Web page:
This blog post comes to you courtesy of Lisa Grace Byrne, founder of the WellGrounded Life and co-faculty (along with K.L. Going) of our Rekindling the Fire workshop.
A couple weeks ago, I was getting pedicures and enjoying a night out with a few girlfriends. I hopped onto the pedicure chair next to my good friend, Shawn, and the first thing she said was, “I’ve got to tell you something.”
Backstory: Shawn is a very gifted writer but her dreams of writing took a back seat once she started a family and had kids. A little voice has been nudging her to pick up writing again, but she wasn’t sure how to jump back in.
A few months ago I told her about the writing retreat for moms I’m co-leading with a little “hint hint” smirk. Her eyes perked up, but I let it go, hoping to plant a seed.
What I didn’t know is that behind the scenes she’s been thinking about that retreat, a lot. But it took her months to finally bring it up to her husband.
The Questions We Never Ask
See, the thing is, we often don’t actually ask for what we want.
So many desires go unspoken in the corridors of our mind and we answer them for ourselves before anyone else can tell us no. In Shawn’s mind she had every possible reason that she wouldn’t be able to go to a writing retreat.
She convinced herself the conversation with her husband would go south.
She already let herself down before there was a chance at a possible yes.
I know, because I do it all the time to my own interests and desires.
In my head I would have had conversations like:
“It would be way too much to ask to leave the home for 4 full days – who would take care of the kids, get them where they need to go, pack their lunches, manage the bickering after school, help with homework, get them to bed?”
“How could we afford this kind of investment into a “dream” of mine? We have other things that should take priority — furniture we wanted to buy or kids’ afterschool activities.”
It’s Exhausting to Justify Our Needs
Most of us never ask for what we want because we anticipate our asking will be seen as selfish or negligent of our role as a caregiver.
But here’s the thing: The questions we never ask are always answered the same way…no.
So, back to Shawn.
She goes on to tell me that she decides she’s going to go for it and open the conversation up with her husband.
She brings up the webpage for the retreat and tells him, “Hey babe, could you take a look at this? I know it may not work out but it’s something I’m really interested in and wanted to show you.”
He hardly needs to read the whole page through and immediately responds with: “It sounds awesome! I was wondering when you were going to pick up writing again. I never wanted to push you but I really think you should start doing it again. You light up when you are writing and you’re really good at it.”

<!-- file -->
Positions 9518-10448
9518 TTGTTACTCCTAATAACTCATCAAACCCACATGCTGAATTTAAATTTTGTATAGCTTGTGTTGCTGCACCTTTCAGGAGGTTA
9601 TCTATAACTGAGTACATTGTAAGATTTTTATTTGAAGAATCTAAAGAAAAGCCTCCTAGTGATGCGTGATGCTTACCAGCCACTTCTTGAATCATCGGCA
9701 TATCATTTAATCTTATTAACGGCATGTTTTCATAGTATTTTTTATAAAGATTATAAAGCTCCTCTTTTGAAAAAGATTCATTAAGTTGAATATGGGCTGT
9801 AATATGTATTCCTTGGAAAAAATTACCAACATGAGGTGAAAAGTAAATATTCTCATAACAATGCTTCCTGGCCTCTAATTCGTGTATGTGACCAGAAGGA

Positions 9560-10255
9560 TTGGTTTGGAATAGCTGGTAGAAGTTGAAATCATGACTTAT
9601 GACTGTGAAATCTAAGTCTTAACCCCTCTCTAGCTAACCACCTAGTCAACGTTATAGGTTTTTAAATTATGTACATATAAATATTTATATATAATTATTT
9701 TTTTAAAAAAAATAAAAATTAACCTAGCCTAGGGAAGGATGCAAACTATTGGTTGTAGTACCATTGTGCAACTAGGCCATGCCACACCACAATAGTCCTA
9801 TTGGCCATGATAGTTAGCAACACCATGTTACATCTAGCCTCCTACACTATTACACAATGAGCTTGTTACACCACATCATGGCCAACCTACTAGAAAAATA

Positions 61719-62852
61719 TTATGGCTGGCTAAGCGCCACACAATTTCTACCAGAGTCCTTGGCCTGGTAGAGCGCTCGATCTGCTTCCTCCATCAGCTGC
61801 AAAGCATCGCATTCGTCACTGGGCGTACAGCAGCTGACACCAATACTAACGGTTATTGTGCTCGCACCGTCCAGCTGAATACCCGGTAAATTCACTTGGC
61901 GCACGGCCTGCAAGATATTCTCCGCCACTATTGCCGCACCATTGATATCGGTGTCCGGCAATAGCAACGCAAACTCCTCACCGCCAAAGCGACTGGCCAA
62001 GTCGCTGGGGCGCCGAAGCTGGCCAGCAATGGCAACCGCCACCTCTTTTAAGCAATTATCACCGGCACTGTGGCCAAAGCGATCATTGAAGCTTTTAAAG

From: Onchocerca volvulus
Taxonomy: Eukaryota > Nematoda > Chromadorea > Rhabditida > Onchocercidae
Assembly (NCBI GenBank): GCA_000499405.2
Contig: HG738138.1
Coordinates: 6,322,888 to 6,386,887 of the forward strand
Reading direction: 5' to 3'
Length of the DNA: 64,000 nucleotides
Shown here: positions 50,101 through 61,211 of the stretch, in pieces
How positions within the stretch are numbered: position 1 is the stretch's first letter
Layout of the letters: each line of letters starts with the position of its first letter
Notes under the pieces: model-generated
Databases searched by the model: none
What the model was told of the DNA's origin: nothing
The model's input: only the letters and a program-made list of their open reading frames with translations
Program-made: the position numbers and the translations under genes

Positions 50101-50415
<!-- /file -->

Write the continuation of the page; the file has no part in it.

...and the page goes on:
Shawn stood there speechless.
Beyond the retreat itself, the fact that she broke through the walls (of her own creation) to allow herself to express what her needs and desires were was huge. Huge.
We need to create spaces within our intimate relationships that allow us to dream and share our needs and wants.
It doesn’t mean every need will be met exactly as we express it. It doesn’t mean we don’t have to consider the reality that we are still part of a family that needs to thrive and make choices with the best of everyone involved- but here’s the thing: YOU are part of that equation.
Your best is part of the family’s best.
I can remember the first time I left the family for a personal self care retreat.
I battled through every possible argument in my mind about how selfish and negligent I was.
But you know what the reality ended up being? EVERYONE had a really great weekend. The kids did fine, they got to connect and bond with family members in ways they wouldn’t have before. They had so many stories to tell me when I returned about their adventures and funny things that happened. They shared about how they cared for each other when one of them felt sad and missed me. And I got to share what I learned and how I handled missing them.
What About You?
What questions are you not asking in life? What desires or dreams have you already shut down and answered no to before anyone else ever heard of them?
And what might you need in order to begin to speak those questions?
Could it be a heart-to-heart with your partner sharing that you want to start talking about some ideas and dreams, and that you want a safe place where they can just be explored before without judgement or defensiveness?
It’s often not talked about much, but as one person in a relationships grows and becomes more self-connected and cared-for…the intimate relationship they are in needs to grow and deepen too. Opening up these unasked questions can be a great way to allow the relationship to grow as well.
Wishing you unexpected answers to questions that are spoken in love and confidence,
Posted on: August 27, 2014